Cybersecurity Professor Jim Curtis Offers Tips on How to Secure Personal Devices

Professor Jim CurtisNov. 30 is National Computer Security Day. Jim Curtis, an associate professor for Information Technology (IT) and Cybersecurity, and chair of the math and computer science department, is offering up 10 tips that anyone should take to protect personal computers or other electronic devices.

Before entering academia, Colonel Curtis was a career Air Force communications/cyber officer who served in the White House as a presidential communicator for Presidents George H. W. Bush and Bill Clinton. He also spent 16 years in the IT industry culminating as a vice president and regional director with SRA International. His expertise encompasses information assurance; critical infrastructure; risk management; cybersecurity policy; social engineering; and space and transportation systems.

Top 10 Steps to Protect Your Computer and Data

These are simple steps you can take to keep your computer operating at peak performance, protect your data, and defend against the ‘bad guys.’ Remember, digital vigilance online is paramount.

1. Set software updates to AUTO: Turn on automatic updates in Windows Update and iOS General Settings to keep Windows and iOS applications up to date. Turn on automatic updates for other software as well, especially browsers and apps.

2. Back-up data: If you do not use a cloud storage option, portable external hard drives are inexpensive and worth the investment to regularly back-up your computer data (I recommend once per week) versus the misfortune of losing a hard drive with your documents and files.

3. Use a virus protection program: Most free versions are effective against online virus threats. Pay versions provide more services often making them worth the small purchase fee.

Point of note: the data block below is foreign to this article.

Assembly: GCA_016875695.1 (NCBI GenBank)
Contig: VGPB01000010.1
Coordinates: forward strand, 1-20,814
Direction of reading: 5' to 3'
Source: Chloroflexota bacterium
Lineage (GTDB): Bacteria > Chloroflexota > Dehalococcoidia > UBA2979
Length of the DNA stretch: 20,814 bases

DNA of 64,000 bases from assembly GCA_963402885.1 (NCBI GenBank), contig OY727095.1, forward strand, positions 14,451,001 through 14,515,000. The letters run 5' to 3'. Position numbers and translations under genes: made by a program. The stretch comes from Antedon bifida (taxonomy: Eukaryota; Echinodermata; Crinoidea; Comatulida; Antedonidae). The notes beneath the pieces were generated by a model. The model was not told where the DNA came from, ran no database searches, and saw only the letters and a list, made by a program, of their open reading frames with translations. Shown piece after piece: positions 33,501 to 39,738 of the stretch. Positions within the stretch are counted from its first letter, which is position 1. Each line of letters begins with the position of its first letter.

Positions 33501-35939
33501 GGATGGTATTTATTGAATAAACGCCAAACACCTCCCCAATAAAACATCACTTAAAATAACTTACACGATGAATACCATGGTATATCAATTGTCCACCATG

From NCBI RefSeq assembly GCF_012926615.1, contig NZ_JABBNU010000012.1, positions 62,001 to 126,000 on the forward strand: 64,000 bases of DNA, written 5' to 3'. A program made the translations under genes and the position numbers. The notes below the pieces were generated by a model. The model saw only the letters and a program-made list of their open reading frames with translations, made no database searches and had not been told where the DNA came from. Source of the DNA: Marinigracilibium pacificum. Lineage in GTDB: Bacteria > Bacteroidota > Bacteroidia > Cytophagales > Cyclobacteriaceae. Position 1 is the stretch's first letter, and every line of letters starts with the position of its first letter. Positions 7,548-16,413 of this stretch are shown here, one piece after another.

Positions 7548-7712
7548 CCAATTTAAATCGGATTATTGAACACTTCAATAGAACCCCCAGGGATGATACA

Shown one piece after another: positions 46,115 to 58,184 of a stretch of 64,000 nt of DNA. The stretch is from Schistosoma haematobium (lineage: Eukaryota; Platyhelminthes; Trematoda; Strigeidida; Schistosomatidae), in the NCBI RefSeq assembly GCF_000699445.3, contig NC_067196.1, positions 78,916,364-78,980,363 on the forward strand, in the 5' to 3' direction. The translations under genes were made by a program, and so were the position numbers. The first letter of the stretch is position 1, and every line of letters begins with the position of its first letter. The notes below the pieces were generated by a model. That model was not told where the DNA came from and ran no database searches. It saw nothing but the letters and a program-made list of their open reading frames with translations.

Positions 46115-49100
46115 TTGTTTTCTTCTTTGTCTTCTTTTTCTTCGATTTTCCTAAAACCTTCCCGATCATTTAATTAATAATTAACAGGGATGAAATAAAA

4. Update privacy settings: Social media services have become more attuned to enabling case-by-case privacy settings ranging from map access to social chat apps. For most apps, a setting allowing access to your location and files only during its use is best.

5. Practice password/authentication hygiene: Use two factor authentication wherever offered, and change your password at least every six months. Develop a memorable method for unique passwords (i.e., the first letter of a line from a favorite song mixed with numbers for letters).

6. Manage cookie settings: A cookie is a text file used to identify and track user movements online. They are like a bookmark for website links, but they also lead to privacy threats by leaving a trail of your activities. You can manage or disable cookie access through your browser, or regularly clear your cookie cache to wipe out your browsing history.

7. Don’t plug-in unknown devises: Never insert USB/external devices into your computer unless you know its content and the source. Social Engineers call this a Road Apples malware insertion technique – it is one of the most successful methods used to gain access to your system.

8. Use a Virtual Private Network (VPN): A VPN helps navigate the Internet more securely. When connecting through a VPN, data is encrypted and sent through a private connection “tunnel” which adds another layer of protection. Some VPNs are free through reputable virus programs.

9. Keep the computer uncluttered: Run disk clean-up utilities, delete temporary and unneeded files, ensure the defragmenter program is working, and reboot your computer regularly.

10. Be guarded about online petitions: The ‘bad guys’ are inventing new and better ways of stealing our stuff. Be wary of emails, texts, and other online offers. If you are not sure, don’t respond -- instead, go to your browser and initiate contact through a verifiable, legitimate site.

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